While it’s almost unnoticeable to begin with, nearly every cell, organ and biological process gets a little bit worse every year we’re alive starting from age 30 or so. The sum of these processes is what we know as ageing.
For most of us, loss of muscle strength and mass are some of the first and most obvious age-related changes we see. While this might only start out as a couple of extra little aches and pains, over time a lack of muscle mass can lead to a number of issues – including poor balance, frailty and loss of independence. It’s also associated with a myriad of health problems, including higher risk of diabetes and cardiovascular disease and even dementia.
While researchers aren’t entirely sure why muscle mass decreases so much as we get older, the good news is that we do know regular exercise can help lessen this impact – and can even delay some of this inevitable muscle loss. Regular physical activity is also shown to lower risk of preventable diseases, maintain physical function well into old age, and even improve immune function.
Given how important muscle is for our health, the best way to maintain it after 30 is to keep moving.
But let’s say you’re someone who hasn’t regularly exercised in a few years, or has never done muscle-building exercises before.
First and foremost, remember that ageing doesn’t mean you need to avoid heavy exercise. Our research suggested that younger and older men recovered in a similar manner to heavy muscle-building resistance training, so long as the training was tailored to each participant’s fitness level.
However, it’s important to consider your abilities before you begin exercising. A common mistake people make after being off training for years (or even decades) is trying to do what they used to do, or doing too much too quickly in those first workouts. This may lead to injury, so it’s important to build your workouts up gradually.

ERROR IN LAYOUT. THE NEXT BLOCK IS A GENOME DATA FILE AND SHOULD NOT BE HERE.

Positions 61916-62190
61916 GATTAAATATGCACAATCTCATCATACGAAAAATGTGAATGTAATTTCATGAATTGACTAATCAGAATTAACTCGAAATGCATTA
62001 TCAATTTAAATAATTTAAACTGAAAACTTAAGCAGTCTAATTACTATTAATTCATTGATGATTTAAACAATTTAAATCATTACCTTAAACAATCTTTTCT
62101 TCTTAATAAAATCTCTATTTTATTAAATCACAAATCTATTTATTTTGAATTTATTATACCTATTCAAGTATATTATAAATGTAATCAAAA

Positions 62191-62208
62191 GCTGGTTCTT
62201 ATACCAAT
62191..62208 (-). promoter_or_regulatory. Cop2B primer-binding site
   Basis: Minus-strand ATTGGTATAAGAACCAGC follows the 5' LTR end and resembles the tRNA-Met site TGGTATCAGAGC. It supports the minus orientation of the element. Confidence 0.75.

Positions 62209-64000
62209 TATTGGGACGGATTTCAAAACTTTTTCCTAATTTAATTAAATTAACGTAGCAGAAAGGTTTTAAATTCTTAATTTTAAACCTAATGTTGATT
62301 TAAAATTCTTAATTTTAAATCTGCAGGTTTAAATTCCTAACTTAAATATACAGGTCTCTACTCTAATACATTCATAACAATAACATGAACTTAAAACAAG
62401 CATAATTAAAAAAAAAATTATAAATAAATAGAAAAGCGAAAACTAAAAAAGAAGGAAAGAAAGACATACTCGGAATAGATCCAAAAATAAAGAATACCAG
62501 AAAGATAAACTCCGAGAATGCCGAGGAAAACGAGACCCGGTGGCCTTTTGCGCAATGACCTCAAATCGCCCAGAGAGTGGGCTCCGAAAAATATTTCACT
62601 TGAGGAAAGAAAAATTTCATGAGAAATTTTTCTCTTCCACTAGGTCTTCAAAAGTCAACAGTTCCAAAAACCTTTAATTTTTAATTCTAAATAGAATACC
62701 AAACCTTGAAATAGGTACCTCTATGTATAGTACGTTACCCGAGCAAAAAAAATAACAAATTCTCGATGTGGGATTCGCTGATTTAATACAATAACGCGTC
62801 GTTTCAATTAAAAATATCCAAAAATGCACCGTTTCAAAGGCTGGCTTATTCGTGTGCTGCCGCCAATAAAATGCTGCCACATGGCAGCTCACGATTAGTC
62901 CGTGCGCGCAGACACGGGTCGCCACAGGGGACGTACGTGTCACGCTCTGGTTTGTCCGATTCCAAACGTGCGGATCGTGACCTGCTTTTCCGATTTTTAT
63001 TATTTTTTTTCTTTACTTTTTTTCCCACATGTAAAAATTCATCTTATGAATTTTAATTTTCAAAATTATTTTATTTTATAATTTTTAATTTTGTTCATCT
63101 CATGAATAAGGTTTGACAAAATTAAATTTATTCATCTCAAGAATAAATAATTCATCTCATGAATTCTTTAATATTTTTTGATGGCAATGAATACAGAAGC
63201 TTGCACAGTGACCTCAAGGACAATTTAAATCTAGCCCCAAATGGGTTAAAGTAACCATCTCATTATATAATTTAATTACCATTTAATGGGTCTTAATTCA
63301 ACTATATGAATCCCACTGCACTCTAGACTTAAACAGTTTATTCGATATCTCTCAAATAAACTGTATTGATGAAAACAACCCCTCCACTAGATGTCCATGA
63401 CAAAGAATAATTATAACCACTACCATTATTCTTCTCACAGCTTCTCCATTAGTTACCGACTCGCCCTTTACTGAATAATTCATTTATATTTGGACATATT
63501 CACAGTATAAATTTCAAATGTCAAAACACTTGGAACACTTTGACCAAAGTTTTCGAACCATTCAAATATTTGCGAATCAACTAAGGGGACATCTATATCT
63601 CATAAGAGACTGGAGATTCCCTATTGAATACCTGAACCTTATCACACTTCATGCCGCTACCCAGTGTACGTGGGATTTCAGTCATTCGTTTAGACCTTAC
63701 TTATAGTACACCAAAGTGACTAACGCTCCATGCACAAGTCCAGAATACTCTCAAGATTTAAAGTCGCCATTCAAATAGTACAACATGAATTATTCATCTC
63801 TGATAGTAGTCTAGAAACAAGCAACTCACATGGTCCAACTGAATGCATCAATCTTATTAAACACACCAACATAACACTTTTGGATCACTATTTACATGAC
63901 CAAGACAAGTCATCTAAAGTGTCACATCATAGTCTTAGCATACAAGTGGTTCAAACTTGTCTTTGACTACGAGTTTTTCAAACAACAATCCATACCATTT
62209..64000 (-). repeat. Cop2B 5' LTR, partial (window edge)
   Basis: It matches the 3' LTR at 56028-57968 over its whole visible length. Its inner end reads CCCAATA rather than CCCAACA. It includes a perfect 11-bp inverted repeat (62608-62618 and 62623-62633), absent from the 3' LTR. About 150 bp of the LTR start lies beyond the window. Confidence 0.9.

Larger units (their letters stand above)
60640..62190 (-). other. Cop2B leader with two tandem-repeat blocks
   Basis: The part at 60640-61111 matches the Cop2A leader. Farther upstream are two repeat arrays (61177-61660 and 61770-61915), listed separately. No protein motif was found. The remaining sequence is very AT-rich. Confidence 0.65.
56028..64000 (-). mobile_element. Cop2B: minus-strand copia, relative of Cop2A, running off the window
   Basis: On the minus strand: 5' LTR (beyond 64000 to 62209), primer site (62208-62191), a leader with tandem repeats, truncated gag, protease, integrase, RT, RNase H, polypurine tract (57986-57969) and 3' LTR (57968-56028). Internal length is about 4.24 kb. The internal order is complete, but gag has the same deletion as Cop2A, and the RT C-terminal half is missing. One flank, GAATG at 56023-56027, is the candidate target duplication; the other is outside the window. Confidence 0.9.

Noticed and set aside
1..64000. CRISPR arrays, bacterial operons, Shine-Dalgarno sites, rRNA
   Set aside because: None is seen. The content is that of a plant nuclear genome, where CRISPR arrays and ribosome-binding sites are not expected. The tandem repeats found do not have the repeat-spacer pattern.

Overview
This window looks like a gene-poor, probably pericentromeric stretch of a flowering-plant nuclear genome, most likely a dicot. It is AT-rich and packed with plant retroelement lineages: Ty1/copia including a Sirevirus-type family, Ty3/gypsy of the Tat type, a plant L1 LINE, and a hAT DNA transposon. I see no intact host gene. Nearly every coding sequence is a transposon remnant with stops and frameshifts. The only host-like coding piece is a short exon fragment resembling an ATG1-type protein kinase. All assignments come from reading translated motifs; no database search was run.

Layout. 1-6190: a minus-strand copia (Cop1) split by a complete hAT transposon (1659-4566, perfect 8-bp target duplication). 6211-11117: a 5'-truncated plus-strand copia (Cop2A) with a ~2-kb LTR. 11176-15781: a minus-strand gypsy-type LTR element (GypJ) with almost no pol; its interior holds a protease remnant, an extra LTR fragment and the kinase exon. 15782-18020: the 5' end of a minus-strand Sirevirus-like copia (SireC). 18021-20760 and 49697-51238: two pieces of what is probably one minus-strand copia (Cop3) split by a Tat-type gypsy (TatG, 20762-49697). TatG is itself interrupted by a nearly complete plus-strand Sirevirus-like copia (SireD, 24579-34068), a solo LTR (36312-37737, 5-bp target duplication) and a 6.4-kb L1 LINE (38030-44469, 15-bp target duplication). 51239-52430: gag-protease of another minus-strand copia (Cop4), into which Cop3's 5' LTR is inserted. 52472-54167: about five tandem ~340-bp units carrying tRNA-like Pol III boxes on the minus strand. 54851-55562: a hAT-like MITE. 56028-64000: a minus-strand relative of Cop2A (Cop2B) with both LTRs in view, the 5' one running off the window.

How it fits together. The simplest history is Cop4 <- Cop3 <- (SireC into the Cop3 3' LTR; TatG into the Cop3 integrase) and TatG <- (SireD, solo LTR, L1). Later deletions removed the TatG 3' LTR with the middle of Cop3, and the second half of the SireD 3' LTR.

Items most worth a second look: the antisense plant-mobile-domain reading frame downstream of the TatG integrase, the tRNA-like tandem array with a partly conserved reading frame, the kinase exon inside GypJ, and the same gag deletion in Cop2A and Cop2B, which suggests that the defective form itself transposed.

Realistically, the best workout plan to follow is the NHS’s physical activity recommendations for 18-65-year-olds. This says people should aim to be physically active most days, and do muscle-building exercises at least two days per week.
But what kind of muscle-building exercises should you do? Well, there’s actually a myriad of different types of resistance exercise to choose from, and all are more or less equally as beneficial as the other. The cliche people immediately think of is large, muscular people lifting heavy weights in a gym, but there many more options out there.
So if you prefer doing bodyweight exercises such as pilates, using resistance bands, or hard work while gardening over lifting barbells, that’s what you should aim to do twice a week. Enjoyment counts for a lot, especially if it means you’ll keep doing your new exercise routines.
Endurance-based exercise (such as walking, running and cycling) are also very good for you in multiple ways, beyond just building muscle and improving heart health. There’s also a very clear relationship between longevity and doing light physical activity daily.
However, it’s important not to do too much of a good thing – especially high-intensity, resistance-based training. Research shows that doing more vigorous high intensity physical activity than recommended isn’t associated with substantial benefits to longevity. For clarity, this data doesn’t suggest the high intensity is negative in terms of health, just that more isn’t necessarily better.
From a dietary point of view, many older people don’t eat enough protein. Sufficient protein intake is necessary to increase and maintain muscle mass – even more so if you’re regularly exercising. Current guidelines recommend a minimum of 0.8 grams of protein per kg of body mass per day for all adults.
But you’ll need to double this to 1.6 grams per kg of body mass if you’re looking to build muscle. So for a person who weighs 70kg, they would need to eat around 112g of protein per day to build muscle. This would be the equivalent of eating approximately one large chicken breast, a protein shake, three eggs and a can of tuna (though it will vary depending on what products you use, so be sure to check the labels).
This seems to be especially important for physically active older people(over 60 years of age). It’s also good to spread the protein you consume evenly throughout the day to help your body absorb so much protein as it can per meal.
While muscle will still inevitably decrease with age no matter how much you exercise, being physically active often is still one of the best ways we know of when it comes to maximising both good health and fitness and lifespan. And the earlier you make exercise a habit, the better off you may be in old age.
Bradley Elliott receives funding from The Endocrine Society, The Physiological Society, the Quintin Hogg Charitable Trust and private philanthropic donors. He is affiliated with The Physiological Society, and is a Trustee of the British Society for Research on Ageing.